As 2020 comes to a close, JAPAN Forward is highlighting notable sports team accomplishments and individual feats by Japanese teams and athletes, both here and abroad. Join us for a look at the year.
For Japanese athletes competing overseas in 2020, the two biggest feats were repeat performances of success at major events.
Takuma Sato collected his second Indy 500 victory on August 23 in a race normally held Memorial Day weekend in May. He became the 20th driver to win North America’s most prestigious auto race on multiple occasions.
The 43-year-old Tokyo native won his first Indy title in 2017.
Three years later, the sweet taste of success, which includes the Indy tradition of gulping milk on Victory Lane, thrilled Sato once again. After the race, he said: “This is unbelievable. Thank you so much. I can’t find the words, can’t find the words. Scott [Dixon] was coming right around out of [Turn] 4, just screaming, coming, and I held him off. This is unbelievable.”
Tennis star Naomi Osaka returned to strong form in the U.S. Open women’s final on September 12, which was staged with only a few hundred spectators in the stands in New York City due to the COVID-19 pandemic.
Osaka defeated Victoria Azarenka 1-6, 6-3, 6-3 to win her third career Grand Slam title) after consecutive triumphs at the 2018 U.S. Open and the 2019 Australian Open. She hauled in a $3 million USD winner’s check for her title-winning effort.
Indeed, Osaka recovered from a disastrous start.
“In the first set I just was so nervous,” she admitted. “I was too much in my own head. I just didn’t want to lose 6-1, 6-0.”
Throughout the tournament, Osaka walked onto the court wearing a different face mask each day with a different name printed on it. In using her platform to raise awareness about police brutality and the Black Lives Matter movement, which was galvanized by George Floyd’s death in Minneapolis, Osaka received massive media attention worldwide throughout the tournament and its aftermath. Those masks highlighted the following victims: Philando Castile, Trayvon Martin, Ahmaud Arbery, Floyd, Breonna Taylor, Elijah McClain and Tamir Rice.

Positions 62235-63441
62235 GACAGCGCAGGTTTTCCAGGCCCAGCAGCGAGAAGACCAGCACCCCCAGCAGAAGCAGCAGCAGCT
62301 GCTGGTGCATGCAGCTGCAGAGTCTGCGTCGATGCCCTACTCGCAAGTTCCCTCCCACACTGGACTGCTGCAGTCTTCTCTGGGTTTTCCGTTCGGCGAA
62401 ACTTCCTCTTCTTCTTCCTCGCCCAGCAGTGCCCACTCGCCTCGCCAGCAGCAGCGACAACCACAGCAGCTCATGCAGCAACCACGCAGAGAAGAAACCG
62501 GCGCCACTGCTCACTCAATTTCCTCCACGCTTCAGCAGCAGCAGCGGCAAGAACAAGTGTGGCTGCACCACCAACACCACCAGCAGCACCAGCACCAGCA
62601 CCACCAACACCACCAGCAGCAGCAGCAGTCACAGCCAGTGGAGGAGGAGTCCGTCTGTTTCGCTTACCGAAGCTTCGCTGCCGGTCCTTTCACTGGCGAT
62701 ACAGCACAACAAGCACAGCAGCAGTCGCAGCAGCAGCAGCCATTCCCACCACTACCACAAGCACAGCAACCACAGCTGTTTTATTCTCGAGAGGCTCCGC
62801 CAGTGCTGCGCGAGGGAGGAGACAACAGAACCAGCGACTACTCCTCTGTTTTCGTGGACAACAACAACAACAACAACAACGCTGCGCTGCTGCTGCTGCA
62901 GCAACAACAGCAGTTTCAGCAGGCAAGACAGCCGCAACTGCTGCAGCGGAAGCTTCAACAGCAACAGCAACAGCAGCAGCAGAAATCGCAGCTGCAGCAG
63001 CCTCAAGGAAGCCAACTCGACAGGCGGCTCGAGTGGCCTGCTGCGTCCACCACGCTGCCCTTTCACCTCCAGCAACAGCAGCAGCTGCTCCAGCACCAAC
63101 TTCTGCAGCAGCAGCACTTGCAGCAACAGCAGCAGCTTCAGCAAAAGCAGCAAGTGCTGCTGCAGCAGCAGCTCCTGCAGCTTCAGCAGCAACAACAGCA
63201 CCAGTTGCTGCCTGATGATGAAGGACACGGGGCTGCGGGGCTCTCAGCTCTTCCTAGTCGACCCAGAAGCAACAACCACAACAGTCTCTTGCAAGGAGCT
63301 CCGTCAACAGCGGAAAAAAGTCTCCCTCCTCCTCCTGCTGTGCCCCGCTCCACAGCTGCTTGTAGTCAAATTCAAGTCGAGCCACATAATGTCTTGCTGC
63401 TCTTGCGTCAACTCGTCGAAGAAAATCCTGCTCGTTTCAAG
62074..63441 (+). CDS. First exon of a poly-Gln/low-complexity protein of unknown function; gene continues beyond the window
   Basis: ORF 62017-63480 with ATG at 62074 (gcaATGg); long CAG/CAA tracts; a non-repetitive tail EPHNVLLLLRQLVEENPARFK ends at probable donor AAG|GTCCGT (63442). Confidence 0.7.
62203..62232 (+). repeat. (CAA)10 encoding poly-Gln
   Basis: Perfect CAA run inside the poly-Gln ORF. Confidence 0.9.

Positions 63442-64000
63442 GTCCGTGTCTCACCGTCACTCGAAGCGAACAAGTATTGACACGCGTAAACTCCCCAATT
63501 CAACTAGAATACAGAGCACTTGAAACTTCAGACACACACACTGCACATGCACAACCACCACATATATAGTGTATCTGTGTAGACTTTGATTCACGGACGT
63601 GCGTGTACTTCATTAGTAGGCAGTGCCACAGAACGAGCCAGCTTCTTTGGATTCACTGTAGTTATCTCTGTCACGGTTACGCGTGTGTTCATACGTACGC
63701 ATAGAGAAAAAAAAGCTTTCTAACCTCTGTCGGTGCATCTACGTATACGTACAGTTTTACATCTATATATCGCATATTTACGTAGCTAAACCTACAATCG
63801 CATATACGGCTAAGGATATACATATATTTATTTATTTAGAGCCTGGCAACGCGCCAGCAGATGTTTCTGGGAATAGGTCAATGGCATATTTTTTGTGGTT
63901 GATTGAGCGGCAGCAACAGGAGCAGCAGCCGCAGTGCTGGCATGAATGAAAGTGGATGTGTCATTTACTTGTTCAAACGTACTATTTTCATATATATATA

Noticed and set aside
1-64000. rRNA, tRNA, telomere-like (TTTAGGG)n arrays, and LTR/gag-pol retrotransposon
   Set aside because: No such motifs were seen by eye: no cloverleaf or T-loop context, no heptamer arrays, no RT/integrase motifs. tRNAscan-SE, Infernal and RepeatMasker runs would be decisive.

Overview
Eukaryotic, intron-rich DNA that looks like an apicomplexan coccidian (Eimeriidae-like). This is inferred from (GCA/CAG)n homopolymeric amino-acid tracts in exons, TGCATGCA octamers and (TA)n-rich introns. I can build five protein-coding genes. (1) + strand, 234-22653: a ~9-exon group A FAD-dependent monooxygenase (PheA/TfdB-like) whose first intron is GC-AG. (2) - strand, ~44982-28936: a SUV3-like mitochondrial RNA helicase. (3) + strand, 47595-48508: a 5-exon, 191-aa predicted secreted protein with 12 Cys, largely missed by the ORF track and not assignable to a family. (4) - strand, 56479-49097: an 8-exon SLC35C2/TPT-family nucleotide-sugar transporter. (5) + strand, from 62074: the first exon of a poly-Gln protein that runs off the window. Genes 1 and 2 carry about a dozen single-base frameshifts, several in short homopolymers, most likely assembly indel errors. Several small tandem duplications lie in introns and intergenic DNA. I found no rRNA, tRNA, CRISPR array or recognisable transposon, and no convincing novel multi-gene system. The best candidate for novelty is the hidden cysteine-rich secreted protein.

”The point is to make people start talking,” Osaka said.
Osaka’s second U.S. Open crown and social activism inspired the author to pen this haiku-style column days after the victory.
Potent Performance in the Ring
Bantamweight boxer Naoya “The Monster” Inoue enhanced his reputation and extended his reign as world champion with a seven-round knockout of Jason Moloney on October 31 in Las Vegas.
With the win, Inoue improved to 20-0 as a pro. He retained his World Boxing Association and International Boxing Federation title belts.
It was Inoue’s second career fight in the United States, the first since 2017. Inoue’s punching power produced his 17th knockout win.
“The final punch that I had, the finishing punch, I’m very happy and satisfied with that punch,” the native of Zama, Kanagawa Prefecture, said ending Moloney’s title hopes. “Moloney has a great defense and it was very difficult to get through. The two punches are something I really practiced in Japan a lot.”
Kumagai Scores in UEFA Women’s Champions League final
Saki Kumagai shined in Olympique Lyon’s 3-1 triumph over VfL Wolfsburg in the UEFA Women’s Champions League final on August 31, in San Sebastian, Spain.
Kumagai’s splendid left-foot strike in the waning moments of the first half gave Lyon a 2-0 lead. She became the first Asian to score in UEFA’s top women’s club competition.
The French soccer dynasty club won its fifth consecutive Champions League crown. (See more details in this notebook.
All Eyes on Shibuno at U.S. Women’s Open
A year after emerging as a media darling and an emerging star on the LPGA by winning the Women’s British Open, Hinako Shibuno held the lead after the second and third rounds of the U.S. Women’s Open earlier this month.
The fourth round was delayed a day due to inclement weather, and Shibuno struggled in the final round, finishing with five bogeys and carding a 3-over 74. She placed fourth overall, two shots off the pace.
Hachimura Shines in Rookie Season
Forward Rui Hachimura, the most high-profile Japanese basketball player in history, experienced the ups and downs of a season punctuated by long absences. He missed 23 games from mid-December to early February after accidentally being kicked in the groin by teammate Isaac Bonga in a game against the Detroit Pistons. The groin injury interrupted his development and learning curve. Before the mishap, Hachimura was averaging 13.9 points and 5.8 rebounds.